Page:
The book has several strengths. It is strong in focusing on Christ as the hermeneutical key of Scripture (Luke 24:27, 44), and even reality. “The principles of hermeneutics are to be found within the Scriptures themselves,” the author writes (22). These matters are often not considered enough in standard hermeneutics texts, and we certainly need to pay attention to these areas. In addition, proper hermeneutics are part of our sanctification. A good overview detailing the eclipse of the Gospel in hermeneutics is given. The Gospel can be obscured by alien influences and wrong presuppositions in our hermeneutics, so we should be careful to know what our foundation is.
The reader should also be aware of the author’s view on literal interpretation. He does not see support for a literal fulfillment of the promises of restoration of Israel and even asserts that this was an error in those to whom Jesus spoke (170). Related to this is Goldsworthy’s amillennial eschatology (224-225, cf. 82). (Vaughan Roberts shares this viewpoint, as well as thinking that the interpretation of the days in Genesis as literal twenty-four hour days or long ages is inconsequential, a point I must take issue with!)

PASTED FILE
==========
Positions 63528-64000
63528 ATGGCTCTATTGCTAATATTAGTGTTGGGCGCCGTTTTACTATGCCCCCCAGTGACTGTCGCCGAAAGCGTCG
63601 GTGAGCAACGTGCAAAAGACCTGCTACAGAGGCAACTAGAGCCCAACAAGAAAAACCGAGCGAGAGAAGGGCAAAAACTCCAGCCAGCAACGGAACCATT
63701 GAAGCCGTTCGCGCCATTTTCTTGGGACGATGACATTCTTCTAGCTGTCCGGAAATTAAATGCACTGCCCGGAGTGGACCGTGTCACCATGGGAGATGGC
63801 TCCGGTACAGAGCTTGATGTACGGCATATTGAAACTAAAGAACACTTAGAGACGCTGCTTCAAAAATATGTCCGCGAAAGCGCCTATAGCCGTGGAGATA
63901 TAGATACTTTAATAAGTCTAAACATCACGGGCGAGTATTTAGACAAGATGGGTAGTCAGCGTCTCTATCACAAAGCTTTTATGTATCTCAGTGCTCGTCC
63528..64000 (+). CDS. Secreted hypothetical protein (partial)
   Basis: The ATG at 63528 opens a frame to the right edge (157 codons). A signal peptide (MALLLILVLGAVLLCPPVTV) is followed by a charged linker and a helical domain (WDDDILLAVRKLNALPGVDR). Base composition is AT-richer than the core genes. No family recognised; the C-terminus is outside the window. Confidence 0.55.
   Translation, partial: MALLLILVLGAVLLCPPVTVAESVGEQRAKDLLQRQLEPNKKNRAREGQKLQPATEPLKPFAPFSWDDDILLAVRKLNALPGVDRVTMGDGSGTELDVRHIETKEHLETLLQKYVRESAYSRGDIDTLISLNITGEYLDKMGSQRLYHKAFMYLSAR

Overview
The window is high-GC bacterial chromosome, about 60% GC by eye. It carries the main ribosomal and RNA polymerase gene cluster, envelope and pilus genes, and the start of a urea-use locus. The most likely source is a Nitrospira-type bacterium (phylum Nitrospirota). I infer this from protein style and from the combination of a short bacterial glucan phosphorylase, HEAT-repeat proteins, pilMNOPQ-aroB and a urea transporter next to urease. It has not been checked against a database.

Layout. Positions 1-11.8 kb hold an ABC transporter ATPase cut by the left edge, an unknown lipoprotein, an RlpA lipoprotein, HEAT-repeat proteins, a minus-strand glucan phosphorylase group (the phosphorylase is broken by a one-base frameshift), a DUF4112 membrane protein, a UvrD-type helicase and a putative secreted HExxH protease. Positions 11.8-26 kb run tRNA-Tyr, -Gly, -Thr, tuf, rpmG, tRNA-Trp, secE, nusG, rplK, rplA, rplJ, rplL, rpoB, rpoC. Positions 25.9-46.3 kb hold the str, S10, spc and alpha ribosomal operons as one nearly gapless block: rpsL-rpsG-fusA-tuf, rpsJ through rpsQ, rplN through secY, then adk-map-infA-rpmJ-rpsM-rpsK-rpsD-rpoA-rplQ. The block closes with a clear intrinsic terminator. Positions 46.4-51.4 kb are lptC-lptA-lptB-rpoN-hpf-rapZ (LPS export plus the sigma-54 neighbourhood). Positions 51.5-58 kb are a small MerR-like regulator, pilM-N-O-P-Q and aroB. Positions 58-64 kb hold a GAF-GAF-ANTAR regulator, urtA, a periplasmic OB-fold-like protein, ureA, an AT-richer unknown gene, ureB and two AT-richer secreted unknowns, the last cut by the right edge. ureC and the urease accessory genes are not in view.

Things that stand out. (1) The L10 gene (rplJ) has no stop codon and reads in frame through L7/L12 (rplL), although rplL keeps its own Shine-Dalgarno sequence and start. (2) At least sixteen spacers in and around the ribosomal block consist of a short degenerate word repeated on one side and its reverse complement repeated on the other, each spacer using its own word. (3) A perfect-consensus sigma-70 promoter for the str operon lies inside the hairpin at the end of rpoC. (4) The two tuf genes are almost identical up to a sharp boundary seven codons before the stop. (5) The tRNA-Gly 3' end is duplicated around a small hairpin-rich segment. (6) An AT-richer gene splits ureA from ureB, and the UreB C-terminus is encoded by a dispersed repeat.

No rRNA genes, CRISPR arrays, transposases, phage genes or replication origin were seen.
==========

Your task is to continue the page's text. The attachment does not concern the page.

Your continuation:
Despite these caveats, the book is still a worthwhile read, but I would not recommend it for everyone. The trained pastor or scholar will be challenged and benefit from Goldsworthy’s ideas. Whether or not one agrees with everything, this is a useful book for thinking through hermeneutical theory. Certainly we need to come to grips with a Scriptural philosophy of hermeneutics and a way to rightly see the relation of the Bible’s unity to its diversity. However, Gospel-Centered Hermeneutics would not make a great hermeneutics textbook by itself.
For other opinions on the book, check out: